No. 12 Butler (26-4) takes a nation-best 18-game winning streak into the Horizon League tourney, having not lost since Christmas (fell 67-57 at UAB on Dec 22). The Bulldogs were the only school to go through an entire conference season unbeaten (18-0) and are not in any danger of missing this year's tourney regardless of what happens this next week. Head coach Brad Stevens became the 3rd-youngest head coach in NCAA Division I history to lead a team to 30 wins in a season when the Bulldogs went 30-4 in his first year as a head coach (2007-08). When Butler beat Valparaiso last Friday, Stevens broke the record set by Mark Few of Gonzaga in 2002 and tied by Mark Fox of Nevada in 2007 for the most wins in his first three years of coaching (he's 82-14, .854).

While Butler is safely in the Big Dance whether it captures the Horizon League tourney or not, the only other regular season champ of the eight conferences beginning their tourneys Tuesday-Thursday which holds legitimate at-large credentials is Northern Iowa of the MVC (25-4 / 15-3). The Panthers own a very good RPI but 'laid a pretty big egg' by losing at Evansville last week. They should be OK but they did themselves no favors with that loss to the Purple Aces, who entered that game having lost 17 of their previous 18. An early loss in the MVC tourney could be devastating.

Starting Tuesday along with the Horizon League are the Big South and OVC. Radford won both the regular season and conference tourney titles last year but come in as the league's No. 2 seed this season (18-11 / 13-5). Coastal Carolina was the league's best team in the regular season (26-5 / 15-3) and will be gunning for the school's third NCAA bid (1991, 1993). Tenn-Martin won the OVC regular season title last year but the Skyhawks finished 1-17 in league play this year and didn't even qualify the tourney. Morehead State won this tourney last year.

Murray State led the conference this year (27-4 / 17-1) but may have to get by Morehead State again this week (Eagles handed the Racers their only league loss this year on Feb 25) if it wants to break a three-year NCAA drought. The Racers are no strangers to NCAA play with 13 all-time appearances but none since 2006. However, the schoolís lone NCAA win in those 13 appearances came back in 1988 when it beat No. 3-seeded North Carolina St before losing 61-58 to Kansas, which led by Danny Manning, would go on to capture the national title. Thatís something to shoot for.

The Atlantic Sun and Patriot League begin on Wednesday. The Atlantic Sun has four schools tied with 14-6 league marks. Preseason favorite Lipscomb is the No. 1 seed (Bisons are looking for the first-ever NCAA trip), Jacksonville (last year's regular season champs and a Final 4 runner-up to UCLA way back in 1970 with Artis Gilmore) is seeded second, Belmont (represented the league in the NCAA field from 2006-08) is the third seed and Campbell gets the fourth seed (Camels 'danced' in 1992). East Tenn St, which won this tourney last year and then gave Pitt a scare in the first round (lost 72-62) finished at 13-7, one game behind the other four schools. Should be fun. American won both the regular season and tourney titles in the Patriot League last year but the Eagles are just 10-19 (7-7) this year. Lehigh won the regular season (19-10 / 10-4) this year and the Mountain Hawks are looking for their fourth NCAA bid (1985, 1988 and 2004).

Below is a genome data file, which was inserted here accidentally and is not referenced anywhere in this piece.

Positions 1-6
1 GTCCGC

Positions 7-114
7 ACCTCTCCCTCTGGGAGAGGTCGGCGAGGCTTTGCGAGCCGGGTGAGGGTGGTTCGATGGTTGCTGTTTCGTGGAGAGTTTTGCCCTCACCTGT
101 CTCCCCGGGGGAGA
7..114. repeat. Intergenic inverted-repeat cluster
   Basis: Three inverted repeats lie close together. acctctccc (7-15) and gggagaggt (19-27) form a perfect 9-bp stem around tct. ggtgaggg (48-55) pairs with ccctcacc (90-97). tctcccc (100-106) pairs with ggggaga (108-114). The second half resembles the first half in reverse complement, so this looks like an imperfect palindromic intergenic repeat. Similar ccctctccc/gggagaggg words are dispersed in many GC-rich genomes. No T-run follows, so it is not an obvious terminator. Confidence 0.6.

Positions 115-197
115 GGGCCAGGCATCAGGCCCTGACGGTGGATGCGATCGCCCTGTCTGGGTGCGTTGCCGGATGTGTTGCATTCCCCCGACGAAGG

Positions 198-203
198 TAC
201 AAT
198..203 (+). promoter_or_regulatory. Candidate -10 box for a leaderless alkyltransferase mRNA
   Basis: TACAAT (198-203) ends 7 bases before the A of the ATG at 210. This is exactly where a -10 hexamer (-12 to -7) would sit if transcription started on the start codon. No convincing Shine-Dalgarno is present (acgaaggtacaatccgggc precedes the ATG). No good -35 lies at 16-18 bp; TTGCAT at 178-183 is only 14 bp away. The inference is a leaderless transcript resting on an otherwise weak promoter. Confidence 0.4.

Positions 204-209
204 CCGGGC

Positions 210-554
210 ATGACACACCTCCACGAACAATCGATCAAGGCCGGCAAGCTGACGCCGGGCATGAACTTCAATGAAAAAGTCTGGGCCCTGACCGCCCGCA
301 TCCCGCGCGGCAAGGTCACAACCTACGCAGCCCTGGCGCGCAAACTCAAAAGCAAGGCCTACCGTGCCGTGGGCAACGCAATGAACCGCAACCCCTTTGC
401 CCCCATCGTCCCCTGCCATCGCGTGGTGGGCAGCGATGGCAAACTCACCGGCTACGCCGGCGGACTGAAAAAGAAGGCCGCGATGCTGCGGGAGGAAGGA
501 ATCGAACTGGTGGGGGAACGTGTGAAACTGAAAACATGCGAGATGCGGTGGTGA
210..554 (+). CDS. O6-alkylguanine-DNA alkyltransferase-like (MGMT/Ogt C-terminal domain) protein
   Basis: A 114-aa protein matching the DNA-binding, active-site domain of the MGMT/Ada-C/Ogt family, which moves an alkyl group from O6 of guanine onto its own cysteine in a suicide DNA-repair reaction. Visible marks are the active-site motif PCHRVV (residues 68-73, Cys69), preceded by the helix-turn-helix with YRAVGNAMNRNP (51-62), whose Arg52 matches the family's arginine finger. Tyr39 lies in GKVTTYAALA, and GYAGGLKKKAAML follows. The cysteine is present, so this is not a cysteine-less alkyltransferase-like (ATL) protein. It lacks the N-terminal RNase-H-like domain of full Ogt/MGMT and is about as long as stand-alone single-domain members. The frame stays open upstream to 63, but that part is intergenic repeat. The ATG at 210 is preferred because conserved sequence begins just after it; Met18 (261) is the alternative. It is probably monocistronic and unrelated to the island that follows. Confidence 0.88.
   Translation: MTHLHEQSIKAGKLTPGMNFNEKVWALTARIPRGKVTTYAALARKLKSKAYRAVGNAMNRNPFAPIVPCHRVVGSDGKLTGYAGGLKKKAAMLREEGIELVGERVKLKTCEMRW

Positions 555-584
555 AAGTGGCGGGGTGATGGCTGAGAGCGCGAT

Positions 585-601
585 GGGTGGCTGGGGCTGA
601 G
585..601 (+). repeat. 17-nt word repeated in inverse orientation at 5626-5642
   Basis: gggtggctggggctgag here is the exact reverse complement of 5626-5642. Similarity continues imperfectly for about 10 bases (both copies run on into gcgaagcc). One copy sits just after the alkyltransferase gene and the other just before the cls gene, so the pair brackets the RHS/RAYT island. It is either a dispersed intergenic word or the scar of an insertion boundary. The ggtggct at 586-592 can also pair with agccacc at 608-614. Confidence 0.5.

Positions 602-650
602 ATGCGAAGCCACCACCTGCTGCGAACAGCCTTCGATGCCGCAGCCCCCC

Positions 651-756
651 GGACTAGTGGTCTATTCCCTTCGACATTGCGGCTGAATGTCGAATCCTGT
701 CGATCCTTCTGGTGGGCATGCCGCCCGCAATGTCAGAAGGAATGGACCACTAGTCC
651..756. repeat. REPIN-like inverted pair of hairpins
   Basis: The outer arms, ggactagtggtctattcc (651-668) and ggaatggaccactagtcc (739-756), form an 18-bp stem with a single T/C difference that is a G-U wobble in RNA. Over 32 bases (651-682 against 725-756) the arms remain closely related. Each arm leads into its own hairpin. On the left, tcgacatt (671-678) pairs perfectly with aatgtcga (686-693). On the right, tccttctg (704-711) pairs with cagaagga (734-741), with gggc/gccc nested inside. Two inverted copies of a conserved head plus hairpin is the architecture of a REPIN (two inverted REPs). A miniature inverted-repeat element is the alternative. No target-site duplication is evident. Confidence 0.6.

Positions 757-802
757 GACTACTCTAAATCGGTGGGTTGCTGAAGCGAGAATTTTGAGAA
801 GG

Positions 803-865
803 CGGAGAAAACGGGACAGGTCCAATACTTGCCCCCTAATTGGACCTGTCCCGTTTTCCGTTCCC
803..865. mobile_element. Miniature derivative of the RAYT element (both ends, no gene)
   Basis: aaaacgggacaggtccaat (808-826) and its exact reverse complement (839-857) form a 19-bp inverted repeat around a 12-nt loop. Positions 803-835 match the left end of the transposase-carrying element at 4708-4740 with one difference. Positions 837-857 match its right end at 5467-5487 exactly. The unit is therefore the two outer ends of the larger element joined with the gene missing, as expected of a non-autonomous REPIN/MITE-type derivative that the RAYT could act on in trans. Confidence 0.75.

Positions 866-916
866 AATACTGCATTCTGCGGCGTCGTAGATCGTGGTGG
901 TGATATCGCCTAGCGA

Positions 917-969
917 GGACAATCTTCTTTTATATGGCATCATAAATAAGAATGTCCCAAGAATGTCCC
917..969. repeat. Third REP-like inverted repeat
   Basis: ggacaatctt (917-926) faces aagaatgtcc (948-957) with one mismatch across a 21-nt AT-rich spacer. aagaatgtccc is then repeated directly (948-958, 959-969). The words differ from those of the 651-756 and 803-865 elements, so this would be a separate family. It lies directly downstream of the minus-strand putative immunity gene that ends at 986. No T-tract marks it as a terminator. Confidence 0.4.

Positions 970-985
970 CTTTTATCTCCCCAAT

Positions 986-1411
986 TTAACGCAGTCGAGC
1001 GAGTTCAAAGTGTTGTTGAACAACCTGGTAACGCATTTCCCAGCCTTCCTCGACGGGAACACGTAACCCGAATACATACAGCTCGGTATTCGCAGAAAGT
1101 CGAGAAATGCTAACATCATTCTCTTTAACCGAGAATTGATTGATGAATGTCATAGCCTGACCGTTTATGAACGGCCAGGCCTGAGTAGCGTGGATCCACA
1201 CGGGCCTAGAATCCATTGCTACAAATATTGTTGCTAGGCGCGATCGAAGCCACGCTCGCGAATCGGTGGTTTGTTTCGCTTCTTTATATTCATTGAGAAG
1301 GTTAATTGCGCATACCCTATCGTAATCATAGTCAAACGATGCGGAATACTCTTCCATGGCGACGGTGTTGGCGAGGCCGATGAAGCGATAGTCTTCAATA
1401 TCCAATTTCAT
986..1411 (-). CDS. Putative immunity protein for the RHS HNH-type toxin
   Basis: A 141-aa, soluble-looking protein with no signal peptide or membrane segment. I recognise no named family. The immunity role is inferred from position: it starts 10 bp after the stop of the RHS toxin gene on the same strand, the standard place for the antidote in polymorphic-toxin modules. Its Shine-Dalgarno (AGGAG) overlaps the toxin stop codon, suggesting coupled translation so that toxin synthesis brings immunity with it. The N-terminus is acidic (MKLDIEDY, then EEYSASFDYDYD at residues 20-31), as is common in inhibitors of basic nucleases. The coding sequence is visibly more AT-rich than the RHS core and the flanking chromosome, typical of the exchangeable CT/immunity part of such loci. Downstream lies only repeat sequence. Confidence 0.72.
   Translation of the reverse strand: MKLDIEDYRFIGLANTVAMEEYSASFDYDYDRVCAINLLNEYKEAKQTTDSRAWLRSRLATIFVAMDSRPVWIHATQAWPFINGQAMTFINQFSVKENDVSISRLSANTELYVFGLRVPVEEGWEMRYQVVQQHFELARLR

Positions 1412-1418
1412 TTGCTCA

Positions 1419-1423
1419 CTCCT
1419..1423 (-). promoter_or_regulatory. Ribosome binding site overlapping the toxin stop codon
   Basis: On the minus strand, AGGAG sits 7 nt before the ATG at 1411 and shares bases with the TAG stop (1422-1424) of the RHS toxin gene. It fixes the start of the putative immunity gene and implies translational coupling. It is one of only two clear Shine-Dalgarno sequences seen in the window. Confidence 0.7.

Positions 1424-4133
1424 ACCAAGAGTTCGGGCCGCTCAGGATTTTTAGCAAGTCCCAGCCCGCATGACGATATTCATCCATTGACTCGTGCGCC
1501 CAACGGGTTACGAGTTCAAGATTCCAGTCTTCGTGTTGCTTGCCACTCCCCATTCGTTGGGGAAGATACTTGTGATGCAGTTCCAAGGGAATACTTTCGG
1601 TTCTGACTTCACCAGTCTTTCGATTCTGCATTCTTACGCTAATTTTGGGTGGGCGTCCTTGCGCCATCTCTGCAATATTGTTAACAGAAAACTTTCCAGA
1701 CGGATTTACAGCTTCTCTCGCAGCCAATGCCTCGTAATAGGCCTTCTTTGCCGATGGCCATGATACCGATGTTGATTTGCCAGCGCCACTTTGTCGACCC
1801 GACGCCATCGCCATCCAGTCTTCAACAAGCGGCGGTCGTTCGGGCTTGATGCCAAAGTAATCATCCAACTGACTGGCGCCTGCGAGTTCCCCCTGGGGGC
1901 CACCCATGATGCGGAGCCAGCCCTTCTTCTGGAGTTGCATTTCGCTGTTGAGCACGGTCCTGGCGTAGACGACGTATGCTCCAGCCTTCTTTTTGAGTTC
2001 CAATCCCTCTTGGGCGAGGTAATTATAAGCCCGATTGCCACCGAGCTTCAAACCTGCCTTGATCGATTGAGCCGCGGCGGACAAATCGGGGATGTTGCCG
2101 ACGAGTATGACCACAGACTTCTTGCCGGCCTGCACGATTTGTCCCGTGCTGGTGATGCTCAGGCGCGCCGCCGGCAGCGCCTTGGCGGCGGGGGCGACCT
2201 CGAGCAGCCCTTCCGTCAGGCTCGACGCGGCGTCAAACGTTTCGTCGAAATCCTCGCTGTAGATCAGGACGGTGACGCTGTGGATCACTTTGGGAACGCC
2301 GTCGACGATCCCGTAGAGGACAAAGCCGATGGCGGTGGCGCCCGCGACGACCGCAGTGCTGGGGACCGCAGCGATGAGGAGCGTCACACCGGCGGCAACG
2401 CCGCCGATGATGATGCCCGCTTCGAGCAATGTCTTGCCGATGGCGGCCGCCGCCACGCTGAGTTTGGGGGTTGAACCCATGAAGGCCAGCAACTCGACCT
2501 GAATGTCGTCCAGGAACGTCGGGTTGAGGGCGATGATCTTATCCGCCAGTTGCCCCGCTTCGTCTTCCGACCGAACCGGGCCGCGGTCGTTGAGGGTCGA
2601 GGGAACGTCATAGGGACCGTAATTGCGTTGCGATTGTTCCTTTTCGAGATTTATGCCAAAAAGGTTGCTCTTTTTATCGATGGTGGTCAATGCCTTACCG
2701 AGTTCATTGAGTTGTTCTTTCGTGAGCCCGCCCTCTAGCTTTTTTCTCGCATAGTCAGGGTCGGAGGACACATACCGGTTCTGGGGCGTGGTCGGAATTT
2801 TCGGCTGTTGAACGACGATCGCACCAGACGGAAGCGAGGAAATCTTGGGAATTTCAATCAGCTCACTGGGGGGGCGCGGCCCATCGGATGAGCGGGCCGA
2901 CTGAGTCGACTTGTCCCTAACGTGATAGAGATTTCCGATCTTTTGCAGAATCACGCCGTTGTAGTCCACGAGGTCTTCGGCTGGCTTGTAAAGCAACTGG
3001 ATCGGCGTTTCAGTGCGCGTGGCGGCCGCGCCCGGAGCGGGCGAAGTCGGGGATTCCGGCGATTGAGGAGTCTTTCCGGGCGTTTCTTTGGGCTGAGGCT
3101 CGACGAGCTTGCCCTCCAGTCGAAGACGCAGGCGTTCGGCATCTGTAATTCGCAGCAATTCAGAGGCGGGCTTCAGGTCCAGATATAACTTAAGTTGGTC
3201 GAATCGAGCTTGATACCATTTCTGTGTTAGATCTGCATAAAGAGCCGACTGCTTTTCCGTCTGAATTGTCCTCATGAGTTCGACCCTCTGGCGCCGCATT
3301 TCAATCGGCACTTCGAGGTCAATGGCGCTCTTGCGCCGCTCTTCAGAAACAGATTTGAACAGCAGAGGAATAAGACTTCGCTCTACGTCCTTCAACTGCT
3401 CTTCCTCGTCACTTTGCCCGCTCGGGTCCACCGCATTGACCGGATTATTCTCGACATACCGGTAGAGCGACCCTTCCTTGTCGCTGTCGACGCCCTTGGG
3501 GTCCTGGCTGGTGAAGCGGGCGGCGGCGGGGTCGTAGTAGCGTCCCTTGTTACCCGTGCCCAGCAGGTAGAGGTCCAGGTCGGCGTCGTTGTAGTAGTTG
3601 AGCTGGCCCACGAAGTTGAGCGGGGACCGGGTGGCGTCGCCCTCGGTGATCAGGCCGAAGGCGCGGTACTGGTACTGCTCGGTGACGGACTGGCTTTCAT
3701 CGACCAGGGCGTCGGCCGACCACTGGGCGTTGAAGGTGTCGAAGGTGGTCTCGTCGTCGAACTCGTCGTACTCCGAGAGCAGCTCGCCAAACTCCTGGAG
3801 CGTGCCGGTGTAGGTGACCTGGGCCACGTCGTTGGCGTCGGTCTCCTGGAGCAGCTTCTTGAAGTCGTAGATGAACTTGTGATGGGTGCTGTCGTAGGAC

Joining the MVC in opening play on Thursday are the America East and the Northeast Conference. Binghamton won both the regular season and tourney titles last year but the Bearcats are just 13-18 (8-8) this year. Stony Brook led the way this year (21-8 / 13-3) and the Seawolves are quite a surprise. Steve Pikiell is in his fifth year at the helm of the basketball program, which made the jump from Division III to Division I in 1999. Pikiell guided the Seawolves to their best season in Division I history in 2008-09, going 16-14 overall and 8-8 (tied for fourth-place). Can the Seawolves cap an already record-setting season with an invite to the Big Dance in 2010?

That leaves just the Northeast Conference. Robert Morris won both the regular season and conference tourney titles last year, as the Colonials made their sixth NCAA appearance. Robert Morris went 15-3 in league play this year but that mark was matched by Quinnipiac, which gets the No. 1 seed by virtue of its 87-79 win over Robert Morris in the only meeting between the two schools this year. Quinnipiac is consistently ranked among the best colleges by U.S. News & World Report and the surveys conducted by its Polling Institute are featured regularly in The New York Times, The Washington Post, USA Today, The Wall Street Journal and on national network news broadcasts. However, the Bobcats have never gone 'dancing.' Will that change this year?

I'll be back on Friday with more on the conference tourneys.

Good luck, Larry